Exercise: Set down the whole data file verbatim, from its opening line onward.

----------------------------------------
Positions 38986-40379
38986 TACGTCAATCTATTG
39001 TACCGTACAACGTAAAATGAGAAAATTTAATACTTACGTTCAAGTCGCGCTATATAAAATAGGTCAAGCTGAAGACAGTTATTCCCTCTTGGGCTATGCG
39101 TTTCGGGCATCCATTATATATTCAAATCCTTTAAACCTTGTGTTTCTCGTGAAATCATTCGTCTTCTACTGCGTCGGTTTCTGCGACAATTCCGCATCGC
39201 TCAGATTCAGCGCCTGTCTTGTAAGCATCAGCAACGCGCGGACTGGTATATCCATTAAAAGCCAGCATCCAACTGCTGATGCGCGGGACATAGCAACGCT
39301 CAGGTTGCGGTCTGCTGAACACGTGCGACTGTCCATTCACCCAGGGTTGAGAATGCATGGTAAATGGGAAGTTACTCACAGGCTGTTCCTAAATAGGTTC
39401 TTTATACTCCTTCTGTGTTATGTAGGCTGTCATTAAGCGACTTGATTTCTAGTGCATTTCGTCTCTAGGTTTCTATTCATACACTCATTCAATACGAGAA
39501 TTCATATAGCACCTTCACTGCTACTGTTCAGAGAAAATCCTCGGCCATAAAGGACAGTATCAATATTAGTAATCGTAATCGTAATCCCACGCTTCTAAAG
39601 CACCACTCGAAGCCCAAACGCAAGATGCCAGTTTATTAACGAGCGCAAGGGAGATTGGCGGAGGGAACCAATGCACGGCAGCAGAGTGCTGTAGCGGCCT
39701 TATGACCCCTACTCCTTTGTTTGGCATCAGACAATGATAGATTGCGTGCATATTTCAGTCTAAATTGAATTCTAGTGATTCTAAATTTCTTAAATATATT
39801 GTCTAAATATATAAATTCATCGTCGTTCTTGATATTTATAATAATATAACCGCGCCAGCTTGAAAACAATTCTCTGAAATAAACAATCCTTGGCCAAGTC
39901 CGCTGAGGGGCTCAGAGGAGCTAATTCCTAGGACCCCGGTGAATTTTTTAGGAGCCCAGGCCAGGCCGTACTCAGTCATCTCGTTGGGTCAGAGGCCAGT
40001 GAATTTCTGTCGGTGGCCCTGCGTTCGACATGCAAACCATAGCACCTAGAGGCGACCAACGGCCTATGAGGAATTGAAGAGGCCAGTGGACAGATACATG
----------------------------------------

Positions 38986-40379
38986 TACGTCAATCTATTG
39001 TACCGTACAACGTAAAATGAGAAAATTTAATACTTACGTTCAAGTCGCGCTATATAAAATAGGTCAAGCTGAAGACAGTTATTCCCTCTTGGGCTATGCG
39101 TTTCGGGCATCCATTATATATTCAAATCCTTTAAACCTTGTGTTTCTCGTGAAATCATTCGTCTTCTACTGCGTCGGTTTCTGCGACAATTCCGCATCGC
39201 TCAGATTCAGCGCCTGTCTTGTAAGCATCAGCAACGCGCGGACTGGTATATCCATTAAAAGCCAGCATCCAACTGCTGATGCGCGGGACATAGCAACGCT
39301 CAGGTTGCGGTCTGCTGAACACGTGCGACTGTCCATTCACCCAGGGTTGAGAATGCATGGTAAATGGGAAGTTACTCACAGGCTGTTCCTAAATAGGTTC
39401 TTTATACTCCTTCTGTGTTATGTAGGCTGTCATTAAGCGACTTGATTTCTAGTGCATTTCGTCTCTAGGTTTCTATTCATACACTCATTCAATACGAGAA
39501 TTCATATAGCACCTTCACTGCTACTGTTCAGAGAAAATCCTCGGCCATAAAGGACAGTATCAATATTAGTAATCGTAATCGTAATCCCACGCTTCTAAAG
39601 CACCACTCGAAGCCCAAACGCAAGATGCCAGTTTATTAACGAGCGCAAGGGAGATTGGCGGAGGGAACCAATGCACGGCAGCAGAGTGCTGTAGCGGCCT
39701 TATGACCCCTACTCCTTTGTTTGGCATCAGACAATGATAGATTGCGTGCATATTTCAGTCTAAATTGAATTCTAGTGATTCTAAATTTCTTAAATATATT
39801 GTCTAAATATATAAATTCATCGTCGTTCTTGATATTTATAATAATATAACCGCGCCAGCTTGAAAACAATTCTCTGAAATAAACAATCCTTGGCCAAGTC
39901 CGCTGAGGGGCTCAGAGGAGCTAATTCCTAGGACCCCGGTGAATTTTTTAGGAGCCCAGGCCAGGCCGTACTCAGTCATCTCGTTGGGTCAGAGGCCAGT
40001 GAATTTCTGTCGGTGGCCCTGCGTTCGACATGCAAACCATAGCACCTAGAGGCGACCAACGGCCTATGAGGAATTGAAGAGGCCAGTGGACAGATACATG